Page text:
Minimally Viable Self-Service Product Analytics

John Cutler

Head of Product Education at Amplitude

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2 -minute Read,

Posted on April 25, 2022

A list of ten must-have capabilities for any self-service product analytics product.

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If tomorrow I left Amplitude and joined another company, I would make access to a product analytics tool (Amplitude, or similar) a part of my job offer.

It is that important. It’s that critical to a team’s success.

Once you’ve seen a true self-service product analytics product in action, there is no going back. You can’t un-see it. And I say this not just as a product manager, but also from the perspective of analysts and analytics leaders. Once you’ve seen how you can up-level the work of product teams, you can’t go back.

How do I define a minimally viable self-service product analytics product?

Here’s a quick attempt:

  1. Product team members can answer the majority (~80%) of questions—both existing questions and exploring and posing new questions—without needing the help of an analyst (but being able to collaborate if necessary, see #6 below).
  2. Product team members can answer questions without using SQL (or similar). While extremely valuable, SQL should not be a blocker for collaboration and decision making. Many “standard” product questions (like retention with the added complexity of identity resolution) require advanced, fault-prone SQL writing.
  3. It’s possible to zero in on individual, unique users and their behavior across their different devices (while respecting privacy concerns, of course). User-level resolution is critical.
  4. Analysts can spend a majority of their time (~80%) on high leverage, more strategic work—not answering repetitive, low complexity, ad-hoc questions.
  5. Speed of analysis matches the speed of question asking and exploration (the speed of curiosity). While “real time” is not necessary in many cases, it is extremely helpful when exploring data, framing questions, and quality checking insights/answers. No one should wait minutes/hours/days for an answer.
  6. Analysts can pair/collaborate with product team members, and team members can “take home” and extend the work. Effective analyst-to-team collaboration is hugely important. It needs to be fast, effective, and collaborative, with minimal hoops. Also, product team members can collaborate among themselves (share, fork, adapt, comment, add commentary, etc.) on insights using a browser.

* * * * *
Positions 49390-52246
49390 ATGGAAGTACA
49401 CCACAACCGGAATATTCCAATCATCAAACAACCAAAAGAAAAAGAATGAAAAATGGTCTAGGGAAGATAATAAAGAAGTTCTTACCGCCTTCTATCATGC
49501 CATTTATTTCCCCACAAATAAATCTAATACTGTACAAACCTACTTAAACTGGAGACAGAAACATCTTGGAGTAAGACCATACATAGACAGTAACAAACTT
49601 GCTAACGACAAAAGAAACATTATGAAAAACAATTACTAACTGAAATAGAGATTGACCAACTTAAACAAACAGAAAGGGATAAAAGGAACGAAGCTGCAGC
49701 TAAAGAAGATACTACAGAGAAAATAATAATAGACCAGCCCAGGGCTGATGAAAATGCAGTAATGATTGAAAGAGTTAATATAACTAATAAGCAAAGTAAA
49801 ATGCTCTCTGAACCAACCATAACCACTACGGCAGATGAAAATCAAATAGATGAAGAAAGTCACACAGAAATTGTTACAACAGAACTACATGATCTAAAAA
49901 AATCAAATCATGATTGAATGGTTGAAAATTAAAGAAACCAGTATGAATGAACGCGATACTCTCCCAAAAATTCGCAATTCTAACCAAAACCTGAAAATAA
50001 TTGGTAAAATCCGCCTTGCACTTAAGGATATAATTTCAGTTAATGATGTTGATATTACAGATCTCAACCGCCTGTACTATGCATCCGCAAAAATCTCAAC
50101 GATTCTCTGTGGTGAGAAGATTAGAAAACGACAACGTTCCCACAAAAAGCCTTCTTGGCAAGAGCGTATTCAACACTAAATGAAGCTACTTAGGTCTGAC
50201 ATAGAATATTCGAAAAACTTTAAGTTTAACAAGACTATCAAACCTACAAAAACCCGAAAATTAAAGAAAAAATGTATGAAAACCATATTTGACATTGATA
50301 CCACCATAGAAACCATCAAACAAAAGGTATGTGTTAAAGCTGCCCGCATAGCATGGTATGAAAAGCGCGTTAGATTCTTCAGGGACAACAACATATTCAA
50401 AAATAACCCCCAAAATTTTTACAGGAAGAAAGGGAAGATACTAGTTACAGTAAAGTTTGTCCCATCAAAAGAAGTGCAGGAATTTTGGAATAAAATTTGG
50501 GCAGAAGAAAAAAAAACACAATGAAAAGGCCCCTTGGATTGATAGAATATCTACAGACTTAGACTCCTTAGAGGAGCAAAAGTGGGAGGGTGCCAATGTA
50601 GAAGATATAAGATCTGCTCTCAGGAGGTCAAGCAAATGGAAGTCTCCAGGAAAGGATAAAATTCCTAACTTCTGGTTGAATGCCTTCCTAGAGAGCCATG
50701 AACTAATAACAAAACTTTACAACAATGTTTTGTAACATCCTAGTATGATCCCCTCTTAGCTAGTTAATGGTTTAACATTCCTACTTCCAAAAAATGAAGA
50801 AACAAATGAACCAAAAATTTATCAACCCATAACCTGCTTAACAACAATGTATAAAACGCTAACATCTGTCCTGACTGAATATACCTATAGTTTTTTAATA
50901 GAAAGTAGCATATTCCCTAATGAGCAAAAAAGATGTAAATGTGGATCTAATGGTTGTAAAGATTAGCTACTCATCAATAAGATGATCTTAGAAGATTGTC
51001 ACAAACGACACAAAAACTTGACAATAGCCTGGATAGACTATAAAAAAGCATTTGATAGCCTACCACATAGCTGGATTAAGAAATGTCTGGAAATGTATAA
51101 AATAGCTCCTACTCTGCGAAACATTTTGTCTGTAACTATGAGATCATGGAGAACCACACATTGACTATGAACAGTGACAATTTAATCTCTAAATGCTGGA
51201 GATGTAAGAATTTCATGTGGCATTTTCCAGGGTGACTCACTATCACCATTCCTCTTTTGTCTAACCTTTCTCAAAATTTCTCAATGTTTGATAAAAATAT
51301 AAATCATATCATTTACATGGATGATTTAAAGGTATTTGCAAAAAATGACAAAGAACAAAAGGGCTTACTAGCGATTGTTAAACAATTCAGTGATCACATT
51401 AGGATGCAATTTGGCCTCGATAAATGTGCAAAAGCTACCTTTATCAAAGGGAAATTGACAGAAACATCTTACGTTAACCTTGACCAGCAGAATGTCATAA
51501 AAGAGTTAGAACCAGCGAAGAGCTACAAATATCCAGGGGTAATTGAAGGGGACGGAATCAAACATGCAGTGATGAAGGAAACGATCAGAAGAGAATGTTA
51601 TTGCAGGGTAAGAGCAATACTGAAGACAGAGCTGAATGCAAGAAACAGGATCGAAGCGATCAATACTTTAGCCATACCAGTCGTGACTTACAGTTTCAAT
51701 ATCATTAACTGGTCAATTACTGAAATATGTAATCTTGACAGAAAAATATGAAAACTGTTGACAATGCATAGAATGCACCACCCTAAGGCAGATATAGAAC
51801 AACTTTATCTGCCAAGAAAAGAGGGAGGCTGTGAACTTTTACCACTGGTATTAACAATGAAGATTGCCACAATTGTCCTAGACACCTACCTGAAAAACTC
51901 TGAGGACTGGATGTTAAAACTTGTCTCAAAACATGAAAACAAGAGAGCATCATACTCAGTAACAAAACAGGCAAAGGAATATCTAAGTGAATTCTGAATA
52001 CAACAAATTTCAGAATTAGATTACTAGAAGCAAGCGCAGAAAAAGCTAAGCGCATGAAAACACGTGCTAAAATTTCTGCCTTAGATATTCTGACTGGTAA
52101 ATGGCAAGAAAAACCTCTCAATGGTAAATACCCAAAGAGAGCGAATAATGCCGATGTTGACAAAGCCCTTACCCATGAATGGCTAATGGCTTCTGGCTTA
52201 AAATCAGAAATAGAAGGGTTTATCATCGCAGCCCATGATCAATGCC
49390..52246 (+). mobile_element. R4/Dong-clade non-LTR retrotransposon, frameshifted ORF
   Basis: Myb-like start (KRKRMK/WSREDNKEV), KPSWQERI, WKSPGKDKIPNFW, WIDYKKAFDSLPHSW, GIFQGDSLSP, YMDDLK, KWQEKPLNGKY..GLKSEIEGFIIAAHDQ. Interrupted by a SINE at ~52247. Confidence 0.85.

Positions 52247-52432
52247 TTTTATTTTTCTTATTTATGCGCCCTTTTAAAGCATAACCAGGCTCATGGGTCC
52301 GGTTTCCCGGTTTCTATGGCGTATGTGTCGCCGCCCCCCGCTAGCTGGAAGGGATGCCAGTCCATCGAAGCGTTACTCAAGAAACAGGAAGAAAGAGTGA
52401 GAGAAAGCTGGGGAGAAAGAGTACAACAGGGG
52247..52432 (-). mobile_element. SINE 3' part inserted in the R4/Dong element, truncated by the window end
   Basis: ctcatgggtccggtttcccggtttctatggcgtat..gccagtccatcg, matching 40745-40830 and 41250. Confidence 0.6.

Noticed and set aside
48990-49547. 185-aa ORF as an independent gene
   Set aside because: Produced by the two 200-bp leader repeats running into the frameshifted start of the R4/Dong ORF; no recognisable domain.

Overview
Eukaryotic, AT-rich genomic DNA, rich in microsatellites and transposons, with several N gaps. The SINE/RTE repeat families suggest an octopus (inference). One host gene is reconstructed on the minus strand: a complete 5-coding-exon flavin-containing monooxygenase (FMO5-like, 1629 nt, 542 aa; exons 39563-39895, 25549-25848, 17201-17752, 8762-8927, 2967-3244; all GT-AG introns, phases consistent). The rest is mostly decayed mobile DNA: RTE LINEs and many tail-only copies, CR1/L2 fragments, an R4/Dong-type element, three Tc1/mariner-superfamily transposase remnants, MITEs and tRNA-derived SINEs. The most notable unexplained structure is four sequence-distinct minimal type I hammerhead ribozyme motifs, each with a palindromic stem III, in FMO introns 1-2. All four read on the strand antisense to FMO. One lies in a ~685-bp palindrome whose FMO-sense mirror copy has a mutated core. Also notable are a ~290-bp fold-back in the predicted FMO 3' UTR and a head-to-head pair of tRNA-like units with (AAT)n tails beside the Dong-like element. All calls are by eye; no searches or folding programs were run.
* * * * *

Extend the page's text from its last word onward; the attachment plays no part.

7. Developers can, with minimal time investment, add tracking using a usable and well documented SDK.
  8. Product team members can collaborate on event definition outside of spreadsheets (and wikis), with the benefit of version control, type safety, auto-complete, and CI/unit testing integration. The team can use human understandable event and property naming (nouns, verbs, adjectives, and adverbs).
  9. Rich context. Events should support additional context (properties) to enable a suitable depth of analysis and insights. For example, purchases include ‘amount’, and selecting items from a list include ‘position’ or ‘row’. Instrumentation is resilient, and not subject to changes in CSS.
  10. Most (90%) questions and use-cases should not require data engineering, changing pipelines, adjusting underlying tables, etc.
  11. Options for notifications, anomaly detection, and alerts. Product team members are not beholden to obsessively view dashboards to make sure nothing is going wrong.
  12. Ideally, you can let anyone in the company use the product without jumping through contractual hoops and/or setting up any kind of environment.

Where is your team at today? Can Amplitude help? Whatever you do…make this happen.

Try our demo today.

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John Cutler

John Cutler is Head of Product Education at Amplitude. Follow him on Twitter: @johncutlefish

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